Observations – The Sword of the Prophet Muhammad and the Staff of Prophet Moses Exhibition part.3 ; The Ottoman Armoury

This is the third part of the exhibition post I had been writing (typing?). The last two I had featured The swords of the Prophet and his companions and manuscripts. For this part we look into another gallery of the exhibition. This gallery mainly features the history of the Islamic civilization from the age of the Prophet Muhammad up until the Ottoman sultanate of the Turkish Empire.

As the swords are borrowed from the Turkish palace of Topkapi in Istanbul, so naturally other artifacts featured are also from Turkey. The other artifacts mainly come from Indonesia and it is probably a part of the Sultan of Brunei’s collection.

A suit of armour from the Ottoman empire. on the other side was a long halberd – a spear with an axe shaped blade for the tip – which I didn’t get the chance to photograph. It doesn’t show here but the aromour, especially the helmet were intricately  decorated . Somehow it makes you wonder if this is really to be worn to battles. The necklace were made out of old coins cstrung together with a piece of cord – I saw the details of the coins and it seems like it is made of real currency, the ones used in transactions, in simple words coins for shopping, when I initially thought it is  made of purely decorative coins. Perhaps the make of the necklace wished the wearer luck?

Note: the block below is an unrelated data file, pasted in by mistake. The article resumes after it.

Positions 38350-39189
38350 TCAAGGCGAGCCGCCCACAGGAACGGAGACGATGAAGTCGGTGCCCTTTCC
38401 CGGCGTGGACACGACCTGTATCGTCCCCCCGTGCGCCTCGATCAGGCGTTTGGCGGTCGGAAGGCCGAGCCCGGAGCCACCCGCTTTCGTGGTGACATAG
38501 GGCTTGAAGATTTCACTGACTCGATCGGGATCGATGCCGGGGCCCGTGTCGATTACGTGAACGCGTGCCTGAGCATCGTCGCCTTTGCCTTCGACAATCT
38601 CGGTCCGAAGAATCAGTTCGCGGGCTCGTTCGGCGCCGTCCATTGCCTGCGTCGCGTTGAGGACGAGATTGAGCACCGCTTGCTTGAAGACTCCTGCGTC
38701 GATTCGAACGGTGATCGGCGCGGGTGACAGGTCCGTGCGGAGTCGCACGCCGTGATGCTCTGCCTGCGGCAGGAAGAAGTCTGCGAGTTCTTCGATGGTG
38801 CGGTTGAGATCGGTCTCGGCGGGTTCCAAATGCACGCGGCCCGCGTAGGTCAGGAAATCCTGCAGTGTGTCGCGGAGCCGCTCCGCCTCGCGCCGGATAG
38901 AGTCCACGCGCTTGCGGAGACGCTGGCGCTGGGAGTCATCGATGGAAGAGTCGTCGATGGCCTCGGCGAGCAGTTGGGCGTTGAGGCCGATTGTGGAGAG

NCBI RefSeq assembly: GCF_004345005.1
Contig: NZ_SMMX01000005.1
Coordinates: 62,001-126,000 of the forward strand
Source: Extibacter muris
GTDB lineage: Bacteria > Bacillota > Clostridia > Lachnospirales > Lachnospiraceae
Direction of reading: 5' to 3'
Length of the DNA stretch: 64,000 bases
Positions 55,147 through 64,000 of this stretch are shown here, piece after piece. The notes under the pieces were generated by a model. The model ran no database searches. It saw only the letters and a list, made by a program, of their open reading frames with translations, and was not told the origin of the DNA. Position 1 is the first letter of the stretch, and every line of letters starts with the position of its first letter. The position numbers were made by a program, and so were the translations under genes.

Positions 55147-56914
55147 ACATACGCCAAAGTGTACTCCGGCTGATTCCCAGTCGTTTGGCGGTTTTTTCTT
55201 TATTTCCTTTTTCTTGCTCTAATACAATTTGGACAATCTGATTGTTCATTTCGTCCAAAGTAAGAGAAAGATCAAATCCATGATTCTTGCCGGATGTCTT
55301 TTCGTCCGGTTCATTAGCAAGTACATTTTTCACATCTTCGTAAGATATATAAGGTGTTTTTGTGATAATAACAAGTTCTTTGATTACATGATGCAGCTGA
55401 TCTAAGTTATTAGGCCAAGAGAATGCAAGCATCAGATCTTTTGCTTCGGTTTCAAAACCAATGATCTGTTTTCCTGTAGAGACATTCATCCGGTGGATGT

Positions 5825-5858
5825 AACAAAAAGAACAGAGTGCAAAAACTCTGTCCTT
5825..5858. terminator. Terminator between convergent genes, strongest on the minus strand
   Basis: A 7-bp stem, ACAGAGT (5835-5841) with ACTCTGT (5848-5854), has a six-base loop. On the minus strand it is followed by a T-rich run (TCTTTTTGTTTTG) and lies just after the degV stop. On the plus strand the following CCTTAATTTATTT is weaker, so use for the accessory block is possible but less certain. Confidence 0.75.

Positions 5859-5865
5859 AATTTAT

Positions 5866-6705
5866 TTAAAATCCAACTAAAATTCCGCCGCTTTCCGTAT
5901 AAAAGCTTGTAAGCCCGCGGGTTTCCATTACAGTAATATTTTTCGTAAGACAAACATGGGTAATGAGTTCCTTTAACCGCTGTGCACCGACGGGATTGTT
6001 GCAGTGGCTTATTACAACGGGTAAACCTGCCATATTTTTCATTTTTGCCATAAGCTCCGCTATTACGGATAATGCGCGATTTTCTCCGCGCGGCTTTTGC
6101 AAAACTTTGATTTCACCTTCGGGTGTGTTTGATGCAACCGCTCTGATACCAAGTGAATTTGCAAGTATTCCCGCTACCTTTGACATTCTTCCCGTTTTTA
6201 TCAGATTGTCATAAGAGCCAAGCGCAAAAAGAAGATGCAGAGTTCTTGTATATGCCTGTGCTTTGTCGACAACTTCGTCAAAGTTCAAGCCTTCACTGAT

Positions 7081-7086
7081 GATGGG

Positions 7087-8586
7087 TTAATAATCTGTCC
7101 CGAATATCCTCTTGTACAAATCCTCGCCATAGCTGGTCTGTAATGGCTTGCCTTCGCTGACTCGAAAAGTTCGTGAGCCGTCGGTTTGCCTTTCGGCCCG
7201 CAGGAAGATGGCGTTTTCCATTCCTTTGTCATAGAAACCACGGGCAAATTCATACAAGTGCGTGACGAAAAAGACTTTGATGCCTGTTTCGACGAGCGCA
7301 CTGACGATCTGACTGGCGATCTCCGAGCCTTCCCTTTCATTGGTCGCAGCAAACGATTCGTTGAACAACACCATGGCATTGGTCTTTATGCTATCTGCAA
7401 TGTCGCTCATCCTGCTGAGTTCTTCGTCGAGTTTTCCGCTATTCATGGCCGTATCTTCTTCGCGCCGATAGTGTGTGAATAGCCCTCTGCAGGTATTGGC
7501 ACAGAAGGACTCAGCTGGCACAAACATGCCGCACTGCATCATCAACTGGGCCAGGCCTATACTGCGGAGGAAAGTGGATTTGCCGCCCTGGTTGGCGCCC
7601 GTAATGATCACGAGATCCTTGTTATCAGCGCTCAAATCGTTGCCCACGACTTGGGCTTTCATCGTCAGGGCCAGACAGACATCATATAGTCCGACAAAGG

A shield, again from the collection of Ottoman Turkish Empire armoury. Not sure about the material used but judging from the colour it could be iron and/or gilded copper. It features a four pointed star in the middle, two Arabesque cartouches and a ring of flowery design around the outer ring of the shield. It is small, perhaps can be compared to a medieval Buckler. I don’t think it is a suitable shield to be used against projectile weapons but mainly used for hand-to-hand combat or even maybe perhaps just an ornament – never meant to be used in battle.


For the next post I will be featuring two carriages of the Ottoman sultans as well as a gigantic Beduk – a drum used in mosques in the yesteryear to call the faithful to prayer or to signify breaking of fast time.



Filed under Observations

4 responses to “Observations – The Sword of the Prophet Muhammad and the Staff of Prophet Moses Exhibition part.3 ; The Ottoman Armoury

  1. Dr Jan Zimcetina

    That armor is actually a Serbian Black Plate Armor. Vassal Serbian army gave one of the finest Ottoman heavy cavalry troops, insuring several important victories for the Ottoman empire.

  2. sufyaan

    u idiot in islam there is no such thing as luck

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